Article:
CROWN POINT — A criminal court judge is giving John F. Kmetz 60 more days of freedom to catch up on his restitution to disabled children and adults from whom he stole more than $12,000.

It will be the third reprieve he's received since pleading guilty in 2017 to stealing donations to Hunkee Hollow Athletic Club and Cerebral Palsy of Northwest Indiana's Center for Possibilities. The organizations raise donations to provide day care, therapy and educational programs for children and adults with disabilities.

That infuriated two members of Hunkee Hollow, who said Kmetz must be made an example of to deter others from victimizing churches and other nonprofits trying to help society's most vulnerable members.

Kmetz served as treasurer for both organizations for about 20 years until he was removed in fall 2015 after a review of bank records indicated Kmetz withdrew $110,000 over seven years. He could only be charged for the thefts that occurred within the five-year statute of limitations.

Judge Salvador Vasquez found Kmetz in violation of his probation Wednesday afternoon and scheduled a March 14 sentencing date at which he will take one of two courses — send the 81-year-old to prison or let him remain free if he keeps new promises to repay his victims with a $5,000 lump payment by March and 31 additional payments of at least $230 per month for the remainder of his probation period.

Deputy Prosecutor David Rooda demanded the judge imprison Kmetz immediately, saying the judge spared Kmetz from imprisonment last year only because of Kmetz's promises of restitution then.

"I know you can't incarcerate someone who cannot pay, but his was a willful failure to pay. We know he isn't paying as much as he could," Rooda said.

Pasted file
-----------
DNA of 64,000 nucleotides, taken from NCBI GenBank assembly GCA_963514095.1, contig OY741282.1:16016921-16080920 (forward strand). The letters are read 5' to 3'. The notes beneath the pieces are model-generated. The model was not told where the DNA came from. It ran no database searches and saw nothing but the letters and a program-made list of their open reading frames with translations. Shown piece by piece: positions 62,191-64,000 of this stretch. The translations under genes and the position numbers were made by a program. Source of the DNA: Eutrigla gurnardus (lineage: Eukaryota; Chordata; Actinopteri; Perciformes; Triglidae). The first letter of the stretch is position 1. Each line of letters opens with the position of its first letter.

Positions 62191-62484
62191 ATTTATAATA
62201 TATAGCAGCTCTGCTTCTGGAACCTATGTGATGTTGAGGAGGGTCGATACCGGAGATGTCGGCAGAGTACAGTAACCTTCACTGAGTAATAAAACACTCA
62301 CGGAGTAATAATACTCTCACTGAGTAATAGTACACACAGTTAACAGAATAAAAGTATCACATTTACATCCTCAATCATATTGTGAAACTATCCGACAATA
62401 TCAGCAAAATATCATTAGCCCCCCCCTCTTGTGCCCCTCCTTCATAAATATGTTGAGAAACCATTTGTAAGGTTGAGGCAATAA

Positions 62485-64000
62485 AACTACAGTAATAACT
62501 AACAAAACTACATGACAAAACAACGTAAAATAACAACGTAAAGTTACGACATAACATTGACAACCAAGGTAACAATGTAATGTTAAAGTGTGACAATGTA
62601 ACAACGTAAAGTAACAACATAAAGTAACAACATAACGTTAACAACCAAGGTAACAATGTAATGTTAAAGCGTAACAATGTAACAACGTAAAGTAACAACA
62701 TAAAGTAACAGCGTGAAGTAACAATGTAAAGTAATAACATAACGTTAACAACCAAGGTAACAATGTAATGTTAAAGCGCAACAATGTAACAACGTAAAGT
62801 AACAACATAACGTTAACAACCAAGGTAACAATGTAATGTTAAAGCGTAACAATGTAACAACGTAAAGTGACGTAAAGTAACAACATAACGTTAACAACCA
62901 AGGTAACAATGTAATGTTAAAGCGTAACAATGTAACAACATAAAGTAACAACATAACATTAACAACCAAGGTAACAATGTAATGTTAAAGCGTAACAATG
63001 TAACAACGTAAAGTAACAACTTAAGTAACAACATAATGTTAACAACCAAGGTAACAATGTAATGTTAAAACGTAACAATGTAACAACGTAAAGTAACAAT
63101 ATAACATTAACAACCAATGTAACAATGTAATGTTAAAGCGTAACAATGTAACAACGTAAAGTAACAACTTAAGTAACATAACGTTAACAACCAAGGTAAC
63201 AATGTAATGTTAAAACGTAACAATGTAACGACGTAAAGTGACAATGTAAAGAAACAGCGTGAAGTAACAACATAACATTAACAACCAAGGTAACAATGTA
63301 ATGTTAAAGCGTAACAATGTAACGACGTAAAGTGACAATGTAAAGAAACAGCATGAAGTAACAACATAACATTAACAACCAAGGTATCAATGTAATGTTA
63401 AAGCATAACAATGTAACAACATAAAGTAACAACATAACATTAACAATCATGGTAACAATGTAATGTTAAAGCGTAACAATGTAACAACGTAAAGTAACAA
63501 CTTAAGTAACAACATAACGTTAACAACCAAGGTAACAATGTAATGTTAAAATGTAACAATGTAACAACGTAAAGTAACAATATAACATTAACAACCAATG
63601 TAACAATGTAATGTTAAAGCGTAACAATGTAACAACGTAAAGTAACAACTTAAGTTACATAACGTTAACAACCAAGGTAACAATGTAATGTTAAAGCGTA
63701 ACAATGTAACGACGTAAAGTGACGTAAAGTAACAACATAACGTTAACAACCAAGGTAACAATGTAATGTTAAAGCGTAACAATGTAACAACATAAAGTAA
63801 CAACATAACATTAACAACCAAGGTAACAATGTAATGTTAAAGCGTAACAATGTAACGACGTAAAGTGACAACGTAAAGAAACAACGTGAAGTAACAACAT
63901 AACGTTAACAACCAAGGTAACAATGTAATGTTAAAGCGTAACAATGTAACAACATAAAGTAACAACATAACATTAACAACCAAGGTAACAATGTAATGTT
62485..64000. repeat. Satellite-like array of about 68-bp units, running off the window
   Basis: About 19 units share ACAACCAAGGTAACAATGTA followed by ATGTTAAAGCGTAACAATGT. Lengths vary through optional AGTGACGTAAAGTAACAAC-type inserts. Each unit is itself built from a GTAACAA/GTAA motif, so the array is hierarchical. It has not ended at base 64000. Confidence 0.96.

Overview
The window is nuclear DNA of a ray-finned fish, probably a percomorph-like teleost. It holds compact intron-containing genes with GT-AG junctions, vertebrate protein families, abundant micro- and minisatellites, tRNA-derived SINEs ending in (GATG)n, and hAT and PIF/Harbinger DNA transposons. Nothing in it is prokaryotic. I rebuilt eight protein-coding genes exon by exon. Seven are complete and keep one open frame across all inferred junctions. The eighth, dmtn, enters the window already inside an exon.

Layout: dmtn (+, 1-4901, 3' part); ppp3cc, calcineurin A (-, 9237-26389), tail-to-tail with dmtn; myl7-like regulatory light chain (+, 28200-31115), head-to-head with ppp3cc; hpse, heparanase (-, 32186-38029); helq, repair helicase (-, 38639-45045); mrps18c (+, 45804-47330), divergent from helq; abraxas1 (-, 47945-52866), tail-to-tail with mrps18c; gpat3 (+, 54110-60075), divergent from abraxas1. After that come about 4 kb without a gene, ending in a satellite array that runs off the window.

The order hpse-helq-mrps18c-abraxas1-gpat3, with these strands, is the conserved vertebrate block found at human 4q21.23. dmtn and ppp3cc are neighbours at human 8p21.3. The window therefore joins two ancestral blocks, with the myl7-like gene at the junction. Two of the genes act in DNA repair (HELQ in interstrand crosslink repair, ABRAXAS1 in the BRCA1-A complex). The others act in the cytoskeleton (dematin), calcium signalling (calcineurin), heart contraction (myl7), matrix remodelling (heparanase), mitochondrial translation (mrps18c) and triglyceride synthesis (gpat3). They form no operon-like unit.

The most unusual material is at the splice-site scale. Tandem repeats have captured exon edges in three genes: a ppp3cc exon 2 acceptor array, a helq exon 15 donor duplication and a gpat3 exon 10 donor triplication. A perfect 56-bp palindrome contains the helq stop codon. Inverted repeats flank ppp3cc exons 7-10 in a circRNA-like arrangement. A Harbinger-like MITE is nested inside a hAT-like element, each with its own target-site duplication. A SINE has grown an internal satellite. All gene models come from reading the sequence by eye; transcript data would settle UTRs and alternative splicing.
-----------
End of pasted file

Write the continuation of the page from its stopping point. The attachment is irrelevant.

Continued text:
The judge ordered him to repay a significant portion of the stolen money, but he has only paid $1,195 in the last 14 months to date — rarely making monthly payments exceeding $25.

Last fall, the judge looked into Kmetz's finances and found Kmetz had a $170 monthly cable bill, a $10 subscription to Netflix and a YMCA membership. Rooda added Wednesday that Kmetz is now leasing a 2018 Chevrolet at $180 a month.

Defense attorney Scott King said Kmetz needs transportation to medical providers, and Kmetz canceled the other three personal expenses the court had pointed out as nonessential.

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King added Hunkee Hollow is also suing Kmetz in Lake Circuit Court for return of the rest of the stolen money outside the criminal court's restitution efforts.

King said Kmetz's only income now is his Social Security checks and some money his family provides for groceries and other necessities.

Rooda said Kmetz increased his restitution payment only "after the court wagged its finger at him."

The judge called Kmetz's previous payments over the past 14 months "a joke" and said the problem was Kmetz "has faced no hardship."

Nevertheless, the judge postponed sentencing for 60 days because of the new promises of increased restitution. "I want to see how this plays out. I still believe this organization should be made whole."

"I've sat in on hearings from the beginning and have listened to this judge give John Kmetz break after break after break," Cary Brooks, vice president of Hunky Hollow and board president of the Center for Possibilities said. "I listened to them split hairs today over his income and his bills, and I could only think of is, who is giving my kids a break? Who is giving these kids a second chance?"

Brooks said Kmetz's thefts were first discovered during a routine review of organization expenses that included a hotel in Shipshewana, Indiana, and a casino. He said Kmetz would withdraw $500 on a regular basis from the nonprofit's bank account. He said it isn't clear how much cash Kmetz could have stolen from fundraising events.

Speros Batistatos, CEO of the South Shore Convention and Visitors Authority and a member of Hunkee Hollow, was also in the courtroom for Wednesday's hearing. He said he is "absolutely baffled" by the court's refusal to imprison Kmetz.

"It's better to get justice and restitution," he said.

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Lake County Reporter

Bill has reported in Lake County since 1972 after graduating from Indiana University. He has worked for The Times since 1997, covering the courts and local government during much of his tenure. Born and raised in New Albany, Ind., he is a native Hoosier.